Across different events, all kinds of skis

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Across different events, all kinds of skis


Switzerland’s Carlo Janka catches some air during a men’s super-G race, or super giant slalom race, at a test event for the Pyeongchang 2018 Winter Olympics at the Jeongseon Alpine Centre in Jeongseon on Feb. 7. Skis used in slalom race are shorter and rounder compared to skis used for downhill racing. [AP/NEWSIS]

For recreational skiers who use their equipment only a few months each year, things like the shape and length of skis seem to be trivial. But for professionals whose career depends on their equipment, the science behind those details is the difference between the podium and the stands. In fact, most non-professional skiers would be surprised to discover just how much ski equipment changes depending on event and discipline.

Test events for 2018 Winter Olympics are taking place at Pyeongchang and Jeongseon this month. The latest is the 2016 FIS Ski & Snowboard Cross World Cup, held at Bokwang Snow Park in Pyeongchang, which began yesterday. The competition is the third in the test event series following the 2016 Audi FIS Ski World Cup at Jeongseon Alpine Centre and 2016 FIS Freestyle Ski World Cup at Bokwang Snow Park.

Among Winter Olympics events, there are six skiing disciplines: Alpine Skiing, Cross Country Skiing, Biathlon, Freestyle Skiing, Ski Jumps and Nordic Combined. The types of skis used in each event differ in length, weight and material.

Alpine skiing, which originated in the Alps, consists of skiers racing down a hill in fixed-heal bindings. In order to pick up speed, they use wider skis with steel edges. Skis used in the downhill category, in which a skier takes an almost straight line down the hill, are the longest in length, with the men’s exceeding 2.15 meters (7 feet) and the women’s over 2.1 meters. The length of skis get shorter in the racing categories involving turns like the super giant slalom (men’s 2.05 meters, women’s 2 meters), giant slalom (men’s 1.85 meters, women’s 1.80 meters) and slalom (men’s 1.65 meters, women’s 1.55 meters).

“The maximum speed for downhill skiers can be as fast as 150 kilometers per hour (93 miles per hour),” said Chu Jong-gil, Alpine coach for the junior national team. “There is almost no turning in the downhill discipline, which is why the skis tend to be long. Their shape also resembles chopsticks to limit the friction with snow.”

During downhill races, the gates through which competitors must pass are also wider.

Slalom races, on the other hand, see skiers hitting an average speed of just 55 kilometers per hour (34 miles per hour). But these courses feature about 60 to 70 much narrower gates, requiring the skiers to make quicker, sharper turns. For this reason, the skis used in the slalom are shorter in length, and their fronts are often round in shape to avoid getting caught by the gates.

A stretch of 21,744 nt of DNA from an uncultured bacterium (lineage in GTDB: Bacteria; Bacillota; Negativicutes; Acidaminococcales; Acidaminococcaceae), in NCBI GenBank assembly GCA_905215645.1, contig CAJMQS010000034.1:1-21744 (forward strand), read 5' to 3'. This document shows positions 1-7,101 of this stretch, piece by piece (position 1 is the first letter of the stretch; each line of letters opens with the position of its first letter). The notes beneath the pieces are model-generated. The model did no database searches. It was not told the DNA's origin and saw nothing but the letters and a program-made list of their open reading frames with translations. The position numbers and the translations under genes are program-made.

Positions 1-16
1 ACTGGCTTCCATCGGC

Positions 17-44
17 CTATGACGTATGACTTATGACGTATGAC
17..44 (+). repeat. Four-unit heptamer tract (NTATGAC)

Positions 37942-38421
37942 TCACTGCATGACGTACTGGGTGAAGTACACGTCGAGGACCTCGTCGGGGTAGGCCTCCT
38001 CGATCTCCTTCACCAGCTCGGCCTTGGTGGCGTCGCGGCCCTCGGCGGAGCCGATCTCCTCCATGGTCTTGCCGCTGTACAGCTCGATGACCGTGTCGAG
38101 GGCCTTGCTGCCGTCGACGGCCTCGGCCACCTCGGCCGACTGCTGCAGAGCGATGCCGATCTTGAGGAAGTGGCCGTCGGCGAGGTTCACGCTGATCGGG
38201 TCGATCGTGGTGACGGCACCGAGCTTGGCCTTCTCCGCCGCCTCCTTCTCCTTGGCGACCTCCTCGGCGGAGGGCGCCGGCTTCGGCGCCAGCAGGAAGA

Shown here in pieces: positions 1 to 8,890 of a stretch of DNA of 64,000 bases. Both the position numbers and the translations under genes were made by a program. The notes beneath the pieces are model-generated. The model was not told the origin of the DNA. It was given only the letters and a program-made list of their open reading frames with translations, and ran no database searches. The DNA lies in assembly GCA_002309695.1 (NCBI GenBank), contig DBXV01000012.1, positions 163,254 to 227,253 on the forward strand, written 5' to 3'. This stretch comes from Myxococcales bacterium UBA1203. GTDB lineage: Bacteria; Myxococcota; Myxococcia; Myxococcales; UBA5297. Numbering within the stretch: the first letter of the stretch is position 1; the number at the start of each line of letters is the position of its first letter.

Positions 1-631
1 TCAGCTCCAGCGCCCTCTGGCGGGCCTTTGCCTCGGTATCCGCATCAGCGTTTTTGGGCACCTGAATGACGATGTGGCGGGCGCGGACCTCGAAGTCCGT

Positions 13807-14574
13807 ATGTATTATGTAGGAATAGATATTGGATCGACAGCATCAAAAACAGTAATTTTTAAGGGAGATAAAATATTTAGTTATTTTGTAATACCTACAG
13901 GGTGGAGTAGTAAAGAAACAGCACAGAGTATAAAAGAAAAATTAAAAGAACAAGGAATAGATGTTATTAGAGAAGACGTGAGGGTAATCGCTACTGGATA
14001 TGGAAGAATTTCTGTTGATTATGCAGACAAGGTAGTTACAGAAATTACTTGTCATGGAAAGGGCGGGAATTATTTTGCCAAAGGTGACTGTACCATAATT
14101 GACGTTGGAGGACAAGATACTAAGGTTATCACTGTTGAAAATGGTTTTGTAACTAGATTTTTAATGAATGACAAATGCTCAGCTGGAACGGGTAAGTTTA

Ski poles also differ depending on the discipline. While slalom racers use light and straight poles, skiers competing in the downhill, super giant slalom and giant slalom use longer bent poles. This is because the bent shape of the poles helps with aerodynamics during jumps or crouching running, a technique in which a skier crouches down to increase his or her speed.

Cross country skiing, often known as a marathon in the snow, is included in the Nordic skiing category. Originating in Scandinavia, the category also includes ski jumping and Nordic combined, a discipline in which athletes compete in both cross country skiing and ski jumping. The discipline requires more movement in comparison to Alpine skiing. For this reason, the skis used are narrow in width and made of lightweight material. “The skis are made of compressed carbon fiber,” said Kang Seong-tae, cross country skiing coach for the Korean national team. “Unlike Alpine skiing, bindings are not entirely fixed. They are attached only at the toe.”

There are two different sub-disciplines of cross country skiing: classic style and freestyle. In classic styles, skiers are required to propel themselves forward solely with forward strides. Freestyle skiers, in contrast, are permitted to make any movement necessary, including side-to-side motions. Classic style skis are about 30 centimeters (11.8 inches) longer in length than the height of the skier. Their fronts are also pointy, whereas freestyle skis are about 15 centimeters (5.9 inches) shorter and feature round front.

“Skiers have to move through piles of snow in classic style which is why the fronts are pointy,” said Kang.

For ski jumping, the skis are long to allow more stable landing. After Japanese skiers won two gold medals in 1998 Nagano Winter Olympics while using unusually long skis, a new regulation was made which limits the length of ski to 146% of the height of the athlete. Materials used for the skis are also restricted to glass fiber and wood.

Freestyle alpine skiing is comprised of sub-disciplines including aerials, mogul, cross, half-pipe and slopestyle. The shape of skis has some notable variations depending on the event. For mogul, where skiers are required to make sharp turns through a series of bumps, the front of skis must be rock-solid to prevent damage. In slopestyle, the back as well as the front of the ski is pointing upward to enable back flips. Skis used in aerials are short, on average about 1.60 meters (63 inches) since skiers are required to launch off a platform and spin midair.

A pair of ski may cost from 1 million won ($808) to 2 million won. Skiers possess three to four pairs each since they require separate pairs for training and competition.

“All the skiers take good care of their equipment,” said Koo Chang-bum, coach for freestyle skiing national team.

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